Monday, September 6, 2010

Street Fighting Man

Swashbuckling adventure, secret societies, plenty of bad guys, exotic locales, and a heated romance - Zoe Archer has really hit upon something with Warrior, the first book in her Blades Of The Rose quartet. This is the stuff of old-fashioned Saturday matinees, Errol Flynn movies and Indiana Jones.

Captain Gabriel Huntley has resigned his commission from Her Majesty's army with no concrete plans for the future. He's got a letter in his pocket from an old army buddy who says he can get him a nice, steady (read: boring) job and help hook him up with a nice, steady, proper English bride (read: boring). Gabriel doesn't have any better ideas, which is why he heads back to England even though he's not particularly anxious to "settle down." It's on his way to a pub to quench his thirst that he comes across a man getting the crap kicked out of him in a dark alley. Gabriel rides to the rescue, but the man is gravely injured. As he lays dying, he gets Gabriel to promise him that he'll deliver a message to Mongolia. Delivering a cryptic message he doesn't understand, from a dying man he didn't know from Adam, is enough to spur our hero into action. Plus an adventure in Mongolia sounds a bit more exciting then the quiet, staid (read: boring) life that awaits him in the English countryside.

It's in Mongolia that he delivers the message to Thalia Burgess' father. Gabriel might have no clue what the message means, but Thalia and her Daddy certainly do! The bad guys are headed their way to steal an ancient magical artifact. Before the bad guys can get their grubby mitts on it, Thalia needs to find it. What she wasn't planning on was the ever resourceful, Captain Huntley tagging along. They don't call them secret societies for nothing, and she's not entirely sure she can trust this Captain - no matter how sexy he is.

What we have here is your classic road romance, with plenty of adventure and derring-do tossed in on the side. Thalia, while English, has spent the majority of her years being raised by a single father and in Mongolia, of all places. She's hardly proper. She's slightly rebellious, smart, resourceful, and just the sort of woman that Gabriel finds himself extremely attracted to. He's been in the army so long, he has no clue how to act around a "proper lady." But Thalia? This is a girl after his own heart. The more time he spends with her, the further in love he falls.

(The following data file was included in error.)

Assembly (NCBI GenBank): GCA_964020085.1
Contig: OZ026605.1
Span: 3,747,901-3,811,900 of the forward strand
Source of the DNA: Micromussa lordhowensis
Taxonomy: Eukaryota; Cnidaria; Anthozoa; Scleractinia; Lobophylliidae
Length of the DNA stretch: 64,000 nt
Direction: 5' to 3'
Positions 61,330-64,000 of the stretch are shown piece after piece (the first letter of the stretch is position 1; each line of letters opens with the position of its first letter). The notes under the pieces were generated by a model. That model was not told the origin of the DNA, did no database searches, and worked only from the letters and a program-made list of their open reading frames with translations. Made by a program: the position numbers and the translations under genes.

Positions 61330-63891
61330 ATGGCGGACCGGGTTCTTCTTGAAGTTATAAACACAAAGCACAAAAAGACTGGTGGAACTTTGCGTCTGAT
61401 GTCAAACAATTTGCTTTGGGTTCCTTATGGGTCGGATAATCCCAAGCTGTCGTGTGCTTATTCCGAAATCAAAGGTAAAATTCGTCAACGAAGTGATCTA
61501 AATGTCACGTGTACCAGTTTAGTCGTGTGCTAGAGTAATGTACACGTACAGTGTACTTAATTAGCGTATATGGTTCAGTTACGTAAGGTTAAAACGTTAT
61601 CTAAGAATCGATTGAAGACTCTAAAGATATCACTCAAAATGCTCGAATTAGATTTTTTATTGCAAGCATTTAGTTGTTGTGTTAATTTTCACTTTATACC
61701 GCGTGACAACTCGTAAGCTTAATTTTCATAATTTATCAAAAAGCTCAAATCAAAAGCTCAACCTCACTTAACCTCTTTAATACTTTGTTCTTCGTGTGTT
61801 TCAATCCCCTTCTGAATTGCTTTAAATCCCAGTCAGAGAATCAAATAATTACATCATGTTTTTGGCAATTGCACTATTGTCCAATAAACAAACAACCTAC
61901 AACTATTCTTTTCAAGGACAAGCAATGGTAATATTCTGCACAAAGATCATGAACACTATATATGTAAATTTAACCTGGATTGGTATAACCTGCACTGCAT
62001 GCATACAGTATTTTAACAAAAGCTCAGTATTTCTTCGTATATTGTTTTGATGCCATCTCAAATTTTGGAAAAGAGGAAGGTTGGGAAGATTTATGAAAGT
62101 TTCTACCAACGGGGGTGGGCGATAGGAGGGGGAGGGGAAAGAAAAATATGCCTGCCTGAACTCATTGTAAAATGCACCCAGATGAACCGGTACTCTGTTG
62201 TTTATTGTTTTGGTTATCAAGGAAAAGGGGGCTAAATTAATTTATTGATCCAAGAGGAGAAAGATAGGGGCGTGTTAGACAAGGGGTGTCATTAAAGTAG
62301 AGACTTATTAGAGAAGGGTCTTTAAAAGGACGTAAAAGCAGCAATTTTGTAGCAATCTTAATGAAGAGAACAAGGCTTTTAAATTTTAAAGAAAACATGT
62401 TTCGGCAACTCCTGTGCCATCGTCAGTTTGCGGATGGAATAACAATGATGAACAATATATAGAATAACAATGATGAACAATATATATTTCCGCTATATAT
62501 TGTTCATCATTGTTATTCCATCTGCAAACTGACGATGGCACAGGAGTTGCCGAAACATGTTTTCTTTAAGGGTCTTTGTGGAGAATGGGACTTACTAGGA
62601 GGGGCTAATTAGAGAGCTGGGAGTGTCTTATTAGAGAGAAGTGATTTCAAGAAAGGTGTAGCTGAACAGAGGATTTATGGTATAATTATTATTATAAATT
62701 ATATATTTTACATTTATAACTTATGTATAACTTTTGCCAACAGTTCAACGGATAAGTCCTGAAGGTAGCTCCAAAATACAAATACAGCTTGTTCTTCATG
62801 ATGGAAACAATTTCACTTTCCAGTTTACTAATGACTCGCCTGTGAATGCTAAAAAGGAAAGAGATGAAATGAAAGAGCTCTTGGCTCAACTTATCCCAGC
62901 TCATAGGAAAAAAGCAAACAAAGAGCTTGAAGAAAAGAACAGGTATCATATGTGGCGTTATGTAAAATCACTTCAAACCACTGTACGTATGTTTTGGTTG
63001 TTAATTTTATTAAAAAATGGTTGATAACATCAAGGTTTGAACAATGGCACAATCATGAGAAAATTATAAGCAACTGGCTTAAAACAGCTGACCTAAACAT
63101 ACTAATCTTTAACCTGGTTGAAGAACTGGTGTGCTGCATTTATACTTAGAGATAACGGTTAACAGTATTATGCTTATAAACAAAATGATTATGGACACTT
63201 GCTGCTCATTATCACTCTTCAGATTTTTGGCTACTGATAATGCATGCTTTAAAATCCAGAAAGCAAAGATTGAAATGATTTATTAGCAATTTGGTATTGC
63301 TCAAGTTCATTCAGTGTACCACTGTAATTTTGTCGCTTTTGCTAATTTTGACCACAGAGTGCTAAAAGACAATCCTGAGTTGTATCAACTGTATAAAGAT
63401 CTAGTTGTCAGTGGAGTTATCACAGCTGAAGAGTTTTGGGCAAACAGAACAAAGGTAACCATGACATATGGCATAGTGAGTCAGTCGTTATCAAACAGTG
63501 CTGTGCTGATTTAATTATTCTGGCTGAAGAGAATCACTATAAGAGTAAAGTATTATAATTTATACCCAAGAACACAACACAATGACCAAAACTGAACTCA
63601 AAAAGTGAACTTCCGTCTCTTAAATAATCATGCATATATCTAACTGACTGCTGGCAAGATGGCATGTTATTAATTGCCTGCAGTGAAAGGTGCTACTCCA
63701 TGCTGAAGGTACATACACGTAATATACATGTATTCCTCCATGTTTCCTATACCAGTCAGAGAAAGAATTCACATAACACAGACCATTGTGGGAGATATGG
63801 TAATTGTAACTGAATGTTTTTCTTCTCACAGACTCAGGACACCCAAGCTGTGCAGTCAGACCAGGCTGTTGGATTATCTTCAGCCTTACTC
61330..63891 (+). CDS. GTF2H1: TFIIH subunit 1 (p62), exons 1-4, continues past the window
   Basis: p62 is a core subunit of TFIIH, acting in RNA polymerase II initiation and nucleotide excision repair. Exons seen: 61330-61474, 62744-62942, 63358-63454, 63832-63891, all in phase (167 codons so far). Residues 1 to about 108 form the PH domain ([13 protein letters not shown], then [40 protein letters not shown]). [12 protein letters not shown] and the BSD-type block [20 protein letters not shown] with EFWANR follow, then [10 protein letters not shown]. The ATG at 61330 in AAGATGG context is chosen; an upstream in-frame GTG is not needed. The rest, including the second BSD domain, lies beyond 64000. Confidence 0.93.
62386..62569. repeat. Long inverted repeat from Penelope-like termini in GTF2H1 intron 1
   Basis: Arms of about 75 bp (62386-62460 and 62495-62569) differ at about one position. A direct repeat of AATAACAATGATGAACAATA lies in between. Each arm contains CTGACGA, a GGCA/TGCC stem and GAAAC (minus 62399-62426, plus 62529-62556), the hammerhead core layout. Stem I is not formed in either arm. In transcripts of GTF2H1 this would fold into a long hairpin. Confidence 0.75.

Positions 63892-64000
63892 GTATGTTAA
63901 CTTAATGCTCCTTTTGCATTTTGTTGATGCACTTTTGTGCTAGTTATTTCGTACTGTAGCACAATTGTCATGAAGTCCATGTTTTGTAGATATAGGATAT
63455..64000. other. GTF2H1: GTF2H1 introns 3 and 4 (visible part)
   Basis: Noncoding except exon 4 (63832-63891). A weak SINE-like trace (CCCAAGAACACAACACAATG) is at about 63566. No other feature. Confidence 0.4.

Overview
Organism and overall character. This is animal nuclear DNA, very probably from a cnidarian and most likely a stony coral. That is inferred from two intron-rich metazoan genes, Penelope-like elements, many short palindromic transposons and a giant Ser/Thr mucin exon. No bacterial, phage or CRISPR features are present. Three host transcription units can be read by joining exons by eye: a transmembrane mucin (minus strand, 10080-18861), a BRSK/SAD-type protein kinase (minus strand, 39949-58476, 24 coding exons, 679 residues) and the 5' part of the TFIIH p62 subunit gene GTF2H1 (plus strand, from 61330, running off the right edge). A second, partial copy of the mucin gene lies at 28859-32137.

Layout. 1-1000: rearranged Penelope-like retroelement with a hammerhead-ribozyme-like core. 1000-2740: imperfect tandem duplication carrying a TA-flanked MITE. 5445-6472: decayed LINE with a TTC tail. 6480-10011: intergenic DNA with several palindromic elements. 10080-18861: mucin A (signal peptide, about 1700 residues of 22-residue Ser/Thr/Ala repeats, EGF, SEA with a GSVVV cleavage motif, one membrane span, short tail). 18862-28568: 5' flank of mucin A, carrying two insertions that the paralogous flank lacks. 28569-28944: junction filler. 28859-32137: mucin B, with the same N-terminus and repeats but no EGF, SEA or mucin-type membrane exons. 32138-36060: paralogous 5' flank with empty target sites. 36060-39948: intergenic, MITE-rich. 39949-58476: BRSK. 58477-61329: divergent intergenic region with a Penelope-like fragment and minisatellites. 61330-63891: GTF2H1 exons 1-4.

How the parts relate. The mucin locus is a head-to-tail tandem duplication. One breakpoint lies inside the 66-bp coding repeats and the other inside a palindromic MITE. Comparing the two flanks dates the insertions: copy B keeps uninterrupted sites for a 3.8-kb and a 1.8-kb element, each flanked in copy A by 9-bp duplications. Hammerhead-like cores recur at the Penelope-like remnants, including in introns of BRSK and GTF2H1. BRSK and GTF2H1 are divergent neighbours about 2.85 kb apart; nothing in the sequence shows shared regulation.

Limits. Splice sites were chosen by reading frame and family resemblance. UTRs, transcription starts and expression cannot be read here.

This entire story takes place in the deserts of Mongolia, with the hero and heroine trying to outrun, outsmart, and out-maneuver the bad guys. The plot ebbs and flows, with moments of high action, and quieter moments where the pace slows a bit. It culminates in a final battle scene, and sets up the remaining three books in this series quite nicely.

A word about the fantasy elements in this story. The secret society that Thalia's father belongs to is charged with guarding the world's magical artifacts and protecting them from falling into the wrong hands. As someone who is beyond (as in, way way way beyond) burnt out on anything remotely otherworldly/paranormal, I can tell you these elements of the story are painted with a light brush. Certainly there are fantastical inventions, and magical feats, but honestly this story reads very much like a Victorian historical romance first, adventure novel second, fantasy novel third. For readers who think they're not all that wild about paranormal, but they love historicals? I encourage you to give this one a go.